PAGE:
What is a Monopolistic State? .....special consumer information about the remaining four -
Monopolistic States have special legislation that requires Workers Compensation Coverage be provided exclusively by that State's Designated Workers Compensation program. Insurance through private insurance companies is not allowed. There is no open market within the monopolistic states. You will find that some of these
States will allow limited self-insurance however upon further inspection the requirements to qualify are so restrictive that only
few very large well funded employers could possibly qualify. There are four remaining Monopolistic States. Prior to July 1, 2008 there were five Monopolistic States.
On July 1, 2008 West Virginia moved from being included as a Monopolistic State to a state governed by the rules and regulations of NCCI. This was a very bold move on the part of West Virginia. It was a move that began several years ago in the planning stages. The transition began with the West Virginia State Legislature understanding and buying into the benefits of making the
move to a competitive workers compensation market within their state. Three years ago West Virginia's plan was put in place and the privatization process was phased in. 147 insurance companies filed rates to provide workers compensation insurance. A private mutual insurance company was created in 2005 and once conversion of the state fund was complete on July 1, 2008 the conversion to an open market system was complete allowing West Virginia employers to purchase workers compensation insurance from whatever admitted carrier they wished.
Nevada, another converted monopolistic state, went through a very similar change several years ago, the Nevada Legislature enacted legislation to begin the workers compensation privatization process in 1999.
Where to Find and How to Buy Workers Compensation in these special States:
The whole idea in these states is that workers comp insurance coverage can be only purchased through the state. Through state organizations usually known as a state fund. In a monopolistic state there is no open competition and you cannot buy workers comp through a private insurance company. Private insurance companies cannot sell insurance for a monopolistic state. Here's some things that will help you out.
Each state has a different set of information you'll be required provide in order to apply for coverage. Each state also has its own method of securing workers compensation coverage. These links will take you to a separate page where we provide you with a short list of the information you will need to gather and complete in order to make an application to the state for coverage.
Please remember, we do not sell insurance! We only provide helpful information to those visiting our site. On these information pages you will also find direct links to the individual monopolistic states webpage so you can contact the state authorities and apply for monopolistic states workers comp insurance. Be sure to contact each state for more information about their individual workers compensation systems!
Unique Workers Compensation Problems for Employers Found in Monopolistic States:
Workers compensation issues in Monopolistic States can be at best a challenge. We've provided you a list below of some of these special issues.
Private insurance is not allowed.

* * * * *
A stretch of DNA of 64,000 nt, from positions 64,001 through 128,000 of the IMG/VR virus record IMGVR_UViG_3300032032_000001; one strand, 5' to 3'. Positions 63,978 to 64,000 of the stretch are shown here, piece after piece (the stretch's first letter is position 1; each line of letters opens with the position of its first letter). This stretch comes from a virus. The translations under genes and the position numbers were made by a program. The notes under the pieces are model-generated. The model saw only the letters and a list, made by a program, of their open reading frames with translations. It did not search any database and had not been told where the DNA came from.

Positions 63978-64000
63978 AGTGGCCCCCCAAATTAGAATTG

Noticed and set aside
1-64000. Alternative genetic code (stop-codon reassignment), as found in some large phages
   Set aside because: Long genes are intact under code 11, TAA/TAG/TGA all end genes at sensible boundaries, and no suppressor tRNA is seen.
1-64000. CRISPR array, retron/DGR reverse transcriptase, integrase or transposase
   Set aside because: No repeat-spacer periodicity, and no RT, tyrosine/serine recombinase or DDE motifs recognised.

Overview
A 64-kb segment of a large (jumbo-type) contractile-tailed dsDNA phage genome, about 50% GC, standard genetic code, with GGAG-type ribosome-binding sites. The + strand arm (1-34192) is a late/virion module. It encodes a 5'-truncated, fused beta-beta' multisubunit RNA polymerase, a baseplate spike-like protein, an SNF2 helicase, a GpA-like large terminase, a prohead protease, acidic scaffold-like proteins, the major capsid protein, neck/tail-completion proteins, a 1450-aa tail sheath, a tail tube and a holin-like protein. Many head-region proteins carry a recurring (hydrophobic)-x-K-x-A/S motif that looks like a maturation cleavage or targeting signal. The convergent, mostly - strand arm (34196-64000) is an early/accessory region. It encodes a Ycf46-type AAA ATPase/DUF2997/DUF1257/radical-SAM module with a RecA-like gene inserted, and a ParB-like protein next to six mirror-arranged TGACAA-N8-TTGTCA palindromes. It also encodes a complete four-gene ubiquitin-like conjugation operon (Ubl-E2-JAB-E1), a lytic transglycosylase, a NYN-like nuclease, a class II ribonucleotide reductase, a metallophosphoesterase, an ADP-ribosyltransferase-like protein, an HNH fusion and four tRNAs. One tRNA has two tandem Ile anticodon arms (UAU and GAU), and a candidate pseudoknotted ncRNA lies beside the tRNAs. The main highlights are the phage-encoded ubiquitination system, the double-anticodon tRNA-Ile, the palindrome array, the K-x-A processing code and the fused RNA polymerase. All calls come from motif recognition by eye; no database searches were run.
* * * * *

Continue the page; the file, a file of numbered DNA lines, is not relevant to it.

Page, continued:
Workers Compensation is handled by a state or state sponsored agency.
Some of the state agencies are also responsible for handling their own disputes.
There can be unique customer service issues.
Because the Monopolistic States march to a different drummer there's no standardization of the employee work classifications.
Problems arise when an employer from a Monopolistic State performs work in other states. Special consideration must be given to proper coverage.
Both in-state and multi-state experience modification factors are handled differently. There is no standardization of this process.
Lack of employers liability coverage for employers within the Monopolistic States. Employers liability coverage must be acquired separately.
Employers from other states who perform work within the Monopolistic States must be careful to handle their workers compensation coverage correctly while working in the Monopolistic State. Most times they will have to secure a separate workers compensation policy for that state.
There are many more....
Problems these States are Facing:
The Monopolistic States Workers Compensation State operated funds face some serious current and future issues. Some of these issues may be a precursor of the failure of these funds. We've outlined below some of these challenges being faced by the Monopolistic States.
The lack of competition.
No need for profit. If the fund is deficient there is always the State to bail it out!
Poor management, fraud and lack of customer service.
Inability to choose their own clients. These funds must take all who apply.
And solvency is always an issue.
Some final thoughts....the future of monopolistic states:
Most of the states that were once monopolistic have failed and have switched to a fully open market system. As with the current situation in West Virginia, these states will usually convert their monopolistic system to a private carrier and then, at a later date, to an open market system. Once the open market system is in place the once monopolized state fund has to learn to compete with private insurance carriers either to their success or failure.
We believe that eventually all Monopolistic States will convert to open market systems. At a minimum, the Monopolistic States remain in flux and for now we all get to wade through their special rules and regulations to solve workers compensation problems!